Starcrossed at Wilton's Music Hall – review
Rachel Garnet's twist on the Bard's classic runs until 25 June
Of all the Shakespearean canon, Romeo and Juliet must surely be the most riffed-upon. Less intimidating perhaps than the big four tragedies, more accessible than the late romances and the Romans, less problematic than Shrew and The Merchant of Venice, and as familiar as the major comedies, this tale of youthful lovers from Verona has consistently provided rich fodder for adaptation. Everybody from Bernstein and Sondheim (West Side Story) to pop genius Max Martin (& Juliet, still nightly blasting the roof off the Shaftesbury and about to do the same in North America) to Baz Luhrmann with his modernist film reworking, has had a go at it.
American playwright Rachel Garnet's take, critically acclaimed in the States and now receiving a flawless UK premiere by director Philip Wilson, has to be one of the most original yet. The "starcross'd lovers" here aren't Romeo and Juliet at all (although both appear, to potent effect) but their respective allies Mercutio and Tybalt.
The sheer ingenuity with which Garnet mirrors the original play is remarkable in itself - familiar speeches are repointed to reflect the different characters and genders, yet remain faithful to the spirit of the source - but becomes positively breathtaking when one realises that, despite the radical subversion of the central love story, the bare bones of Shakespeare's plot still works so brilliantly well. It's an astonishing example of having one's theatrical cake and eating it: scholars of the Bard will understand why this is such a clever variation, while anybody who doesn't know Romeo and Juliet will just be gripped by the story.
If the first half, which begins like the original but then goes subtly, joyously off (Shakespearean) script as the apparently mismatched men (Mercutio is a flamboyant bon viveur while Tybalt's a rigid tough guy) find each other, is a witty delight, act two reveals the show's beautiful heart. That heart proves subtly transformative: imagine that the infamous, fatal duel between Mercutio and Tybalt is set up for a very different reason than the one that Shakespeare wrote, that Tybalt is driven by a familial disappointment so huge that it colours his whole being, that Mercutio, for all his sass and wit, is so disaffected that he can barely connect until he falls for Tybalt. Garnet has added an LGBTQ rainbow of colours as well as acute psychological insights to these familiar, apparently minor, figures, that gives the tale a new urgency. See this and you're unlikely to view Romeo and Juliet the same way ever again.
Connor Delves, a holdover from the American premiere, is truly fabulous; possessed of a sprite-like joie de vivre at first, he gently, then devastatingly, indicates Mercutio's surrender to feelings bigger than himself. His speech at the top of act two where he confronts the realisation that this love story is destined to play out in the shadows, while wishing better for future generations, is a masterpiece. Tommy Sim'aan's sensitively realised Tybalt makes it entirely clear why somebody would fall for him so completely. An intriguing mix of melancholy and swaggering bravado, he fully convinces as an alpha male unable to find his place in the world. The chemistry between the two men is palpable.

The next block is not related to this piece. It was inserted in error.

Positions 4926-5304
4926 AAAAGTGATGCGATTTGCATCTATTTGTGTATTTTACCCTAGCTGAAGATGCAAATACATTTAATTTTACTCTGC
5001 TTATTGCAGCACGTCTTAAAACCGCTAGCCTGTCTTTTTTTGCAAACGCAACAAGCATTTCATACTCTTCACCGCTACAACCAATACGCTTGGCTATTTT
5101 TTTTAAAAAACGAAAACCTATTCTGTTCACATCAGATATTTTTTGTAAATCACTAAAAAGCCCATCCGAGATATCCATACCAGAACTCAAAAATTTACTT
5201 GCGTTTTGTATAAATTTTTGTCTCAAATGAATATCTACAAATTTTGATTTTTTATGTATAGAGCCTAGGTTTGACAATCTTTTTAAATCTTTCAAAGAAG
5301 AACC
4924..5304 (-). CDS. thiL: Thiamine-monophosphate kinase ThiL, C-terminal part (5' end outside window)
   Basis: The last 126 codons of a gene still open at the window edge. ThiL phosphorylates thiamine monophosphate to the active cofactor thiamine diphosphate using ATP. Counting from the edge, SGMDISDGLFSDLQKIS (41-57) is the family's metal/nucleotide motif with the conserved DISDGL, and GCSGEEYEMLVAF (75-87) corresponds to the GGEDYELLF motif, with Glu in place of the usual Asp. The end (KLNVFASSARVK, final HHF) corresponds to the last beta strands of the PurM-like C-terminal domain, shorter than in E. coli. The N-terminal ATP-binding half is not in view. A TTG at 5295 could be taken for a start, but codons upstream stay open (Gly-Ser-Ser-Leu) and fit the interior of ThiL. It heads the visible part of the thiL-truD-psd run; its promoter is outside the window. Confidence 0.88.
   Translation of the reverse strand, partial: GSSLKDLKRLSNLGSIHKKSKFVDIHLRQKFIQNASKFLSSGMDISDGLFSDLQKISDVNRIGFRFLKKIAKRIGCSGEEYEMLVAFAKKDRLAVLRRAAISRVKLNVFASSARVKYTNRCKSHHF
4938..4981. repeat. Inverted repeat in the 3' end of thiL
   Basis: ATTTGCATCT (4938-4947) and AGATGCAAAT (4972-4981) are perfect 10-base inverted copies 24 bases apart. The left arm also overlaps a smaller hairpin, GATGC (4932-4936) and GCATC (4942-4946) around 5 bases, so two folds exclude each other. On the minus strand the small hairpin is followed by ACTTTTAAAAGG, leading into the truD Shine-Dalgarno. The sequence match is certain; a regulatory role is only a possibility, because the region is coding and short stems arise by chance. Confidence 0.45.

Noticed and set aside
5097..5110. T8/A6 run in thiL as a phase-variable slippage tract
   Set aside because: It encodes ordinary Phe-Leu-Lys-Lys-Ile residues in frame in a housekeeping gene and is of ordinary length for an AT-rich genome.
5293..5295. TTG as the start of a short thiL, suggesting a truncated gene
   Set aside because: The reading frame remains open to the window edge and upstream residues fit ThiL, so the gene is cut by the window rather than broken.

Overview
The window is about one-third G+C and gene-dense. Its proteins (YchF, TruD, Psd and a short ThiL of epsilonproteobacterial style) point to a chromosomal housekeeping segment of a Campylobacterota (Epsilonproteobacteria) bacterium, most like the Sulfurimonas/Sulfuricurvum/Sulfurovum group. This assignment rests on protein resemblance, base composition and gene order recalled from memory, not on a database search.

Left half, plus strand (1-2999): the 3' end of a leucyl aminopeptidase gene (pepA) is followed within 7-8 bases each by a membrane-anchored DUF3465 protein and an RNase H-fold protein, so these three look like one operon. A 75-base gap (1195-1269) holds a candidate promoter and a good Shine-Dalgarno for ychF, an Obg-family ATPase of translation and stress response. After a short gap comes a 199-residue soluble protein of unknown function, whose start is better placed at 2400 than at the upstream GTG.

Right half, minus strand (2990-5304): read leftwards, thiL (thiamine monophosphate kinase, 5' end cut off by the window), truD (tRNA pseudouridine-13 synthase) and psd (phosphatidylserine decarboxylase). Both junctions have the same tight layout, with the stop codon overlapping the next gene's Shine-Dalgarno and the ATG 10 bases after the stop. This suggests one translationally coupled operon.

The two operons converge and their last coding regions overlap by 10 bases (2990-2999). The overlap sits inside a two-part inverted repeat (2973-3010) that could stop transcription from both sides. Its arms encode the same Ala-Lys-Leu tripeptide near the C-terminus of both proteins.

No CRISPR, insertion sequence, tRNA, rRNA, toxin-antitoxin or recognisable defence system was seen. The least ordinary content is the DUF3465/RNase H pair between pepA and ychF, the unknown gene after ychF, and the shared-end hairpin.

The astonishingly versatile Gethin Alderman plays everything else, including an earnest Romeo, a Lord Capulet with a whiff of Prince Charles about him, a hilarious yet oddly touching Juliet, and a drunken street beggar with a surprising connection to one of the main characters. Looking like a young Adam Godley and capable of an authentic gravitas when required but also a joyous gift for physical comedy, Alderman is an athletic, shape-shifting delight.
Wilson's production knows exactly what it's doing; from Ruari Murchison's period-gorgeous costumes and simple but attractive set reminiscent of the Sam Wanamaker Playhouse, the epic fight choreography by Haruka Kuroda and Lawrence Carmichael, to the unobtrusive but atmospheric lighting and sound designs of Simsola Majekodunmi and Harry Blake respectively, there are barely enough superlatives.
On top of all that, there is Garnet's fiendishly clever writing, seamlessly blending with bits of the original text, but finding its own thrum and dynamic. Purists may argue that the dialogue is "Shakespeare-lite" – in fact, it sometimes sounds closer to Restoration Comedy than the Bard – but it is a stunning achievement. Its ambition and ingenuity are matched by an exquisite, poetic, tear-soaked depth of feeling.
This is an inspired bit of programming for Pride month, but a play, production and performances this fine would be a must-see at any time of the year. Get thee to Wilton's!